In an attempt to hype their latest signings, clubs are running amok with shareable content. A treat for the fans or just a money-wasting wheeze?
The best way for football clubs to get rid of the massive wads of cash thrown in their direction by benighted supporters and unimaginative TV companies has traditionally been to pay £50m for a half-decent right back who can’t cross. But wealthy teams are always innovating and this summer they have found a new way of blowing their loot: social media content.
The big clubs with a marketing department (ie all of them) and a brand (all of them bar Burnley) have been hiring a load of over-enthusiastic millennials to make stuff for Facebook, Twitter and the rest. I had the misfortune to sit in front of Arsenal’s Snapchat crew last season and let me tell you they made a humdrum 2-0 victory over Hull sound like the second coming of the Christ.
Permanent link to this article: https://www.theguardian.com/football/shortcuts/2017/aug/02/the-kidnapping-of-jesus-navas-footballs-summer-of-bizarre-transfer-videos
Not just a moment to remember, Manchester City’s thrilling late title win in 2012 embodied the Premier League’s ascent to international dominance
It’s 4.53pm BST on 13 May 2012. The score at the Etihad Stadium is 2-2 between Manchester City and Queens Park Rangers and the game is into a fourth minute of added time. The Italian international Mario Balotelli has the ball on the edge of the QPR area. Slipping, he pokes a pass beyond two defenders into the box. His team-mate, a £38m recruit from Atlético Madrid the previous summer, manages to read the pass. With one touch, Sergio Agüero eludes a despairing final challenge. With a second, he fires the ball past Paddy Kenny. Flying into the near corner of the net, Agüero’s goal wins the game in the final second. It also means the 20th Premier League title goes to City, ahead of Manchester United on goal difference.
It doesn’t always happen that you anticipate the moment but his touch was so sure, I trusted my instinct
Permanent link to this article: https://www.theguardian.com/football/2017/jul/29/sergio-aguero-goal-premier-league-global-rise-2012-manchester-city
Twenty-five years ago Rick Parry, David Dein and Greg Dyke turned British football on its head. Here the men behind the revolutionary deal relive the story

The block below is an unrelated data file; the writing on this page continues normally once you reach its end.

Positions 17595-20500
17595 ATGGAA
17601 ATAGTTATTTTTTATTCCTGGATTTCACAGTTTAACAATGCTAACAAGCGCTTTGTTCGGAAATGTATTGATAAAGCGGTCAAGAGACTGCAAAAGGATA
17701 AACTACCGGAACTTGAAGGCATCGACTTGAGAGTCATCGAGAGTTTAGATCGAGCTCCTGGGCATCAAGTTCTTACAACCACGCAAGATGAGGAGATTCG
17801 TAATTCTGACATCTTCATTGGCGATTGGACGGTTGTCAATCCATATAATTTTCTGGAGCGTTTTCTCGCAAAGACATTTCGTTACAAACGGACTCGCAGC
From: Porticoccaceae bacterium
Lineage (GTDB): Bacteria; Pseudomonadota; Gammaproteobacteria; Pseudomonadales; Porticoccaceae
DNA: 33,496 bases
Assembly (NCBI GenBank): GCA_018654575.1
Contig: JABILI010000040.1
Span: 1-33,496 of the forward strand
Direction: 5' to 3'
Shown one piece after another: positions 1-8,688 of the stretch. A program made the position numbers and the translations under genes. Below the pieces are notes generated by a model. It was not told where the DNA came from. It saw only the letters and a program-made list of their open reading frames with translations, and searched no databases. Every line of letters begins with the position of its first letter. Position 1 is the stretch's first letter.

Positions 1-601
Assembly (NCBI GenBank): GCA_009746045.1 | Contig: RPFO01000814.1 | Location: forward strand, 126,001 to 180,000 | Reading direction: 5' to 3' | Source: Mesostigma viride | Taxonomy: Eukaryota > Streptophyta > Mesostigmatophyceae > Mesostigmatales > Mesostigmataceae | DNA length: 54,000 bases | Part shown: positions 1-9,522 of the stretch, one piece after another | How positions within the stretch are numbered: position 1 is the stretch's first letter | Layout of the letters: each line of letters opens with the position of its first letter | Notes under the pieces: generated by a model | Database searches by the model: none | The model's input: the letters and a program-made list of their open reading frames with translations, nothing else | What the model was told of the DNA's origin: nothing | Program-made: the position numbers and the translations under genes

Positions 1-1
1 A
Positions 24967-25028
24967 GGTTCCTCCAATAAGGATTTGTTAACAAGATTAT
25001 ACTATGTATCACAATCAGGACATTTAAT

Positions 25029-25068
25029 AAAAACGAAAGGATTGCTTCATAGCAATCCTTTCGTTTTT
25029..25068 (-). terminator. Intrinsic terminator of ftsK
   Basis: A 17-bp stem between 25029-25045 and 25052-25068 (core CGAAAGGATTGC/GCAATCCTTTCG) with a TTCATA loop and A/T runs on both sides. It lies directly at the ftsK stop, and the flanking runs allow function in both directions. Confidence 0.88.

Rick Parry is showing me the most important document in the recent history of British sport. He has a photo of it on his phone. “Here it is in my handwriting,” he says. “Graham was upstairs, waiting for me to tell him, and I’d forgotten to put FA. So that’s Graham’s writing on the top going ‘by the way, that’s the FA Premier League’.”
“Graham” is Graham Kelly, the former chief executive of the Football Association. In 1991 he hired Parry to help him with a problem. Out of that problem was born a football competition that has become a global brand, a sporting hegemon and a form of soft power for the United Kingdom in the 21st century. But visible even in its totemic “founders’ agreement”, the document on Parry’s phone, were the tensions that would make the Premier League sometimes as reviled as it was beloved.
We knew we had an airplane on the runway ready to take off, but we didn’t know how high it was going to fly
Get your arse here and blow them out of the water
Permanent link to this article: https://www.theguardian.com/football/2017/jul/23/deceit-determination-murdochs-millions-how-premier-league-was-born
A low-key training base in Sheffield houses a fighter preserving his aggression before Saturday’s WBA title fight against Wladimir Klitschko
At first glance the EIS in Sheffield is just like any other leisure centre. There are mums escorting soggy-haired kids from the pool, couples getting lost looking for the badminton courts, wilting sandwiches for sale at the cafe. No one would guess that upstairs, behind the basketball courts, is the training camp for a world heavyweight champion.
Anthony Joshua has chosen the English Institute of Sport as his base before Saturday’s superfight with Wladimir Klitschko and, no, it’s not just a leisure centre. The EIS is also a high-performance centre for Team GB, where athletes from sports including diving and paralympic table tennis, as well as boxing, are coached and monitored. But that is not to say that the place is flash. In the boxing gym there are four rings, scuffed and bearing faded London 2012 logos. There is a basic gym set, the centrepiece of which is a massive tractor tyre. There are health and safety messages everywhere.
Permanent link to this article: https://www.theguardian.com/sport/2017/apr/22/anthony-joshua-wba-wladimir-klitschko
• ‘When he returns I’m sure I’ll still be here,’ says former Olympic champion
• Joshua and Klitschko vying for the WBA title vacated by Fury
Anthony Joshua believes Tyson Fury would provide him with his biggest fight as the countdown to his Wembley title bout with Wladimir Klitschko enters its final 10 days.
Permanent link to this article: https://www.theguardian.com/sport/2017/apr/19/anthony-joshua-tyson-fury-wladimir-klitschko-world-title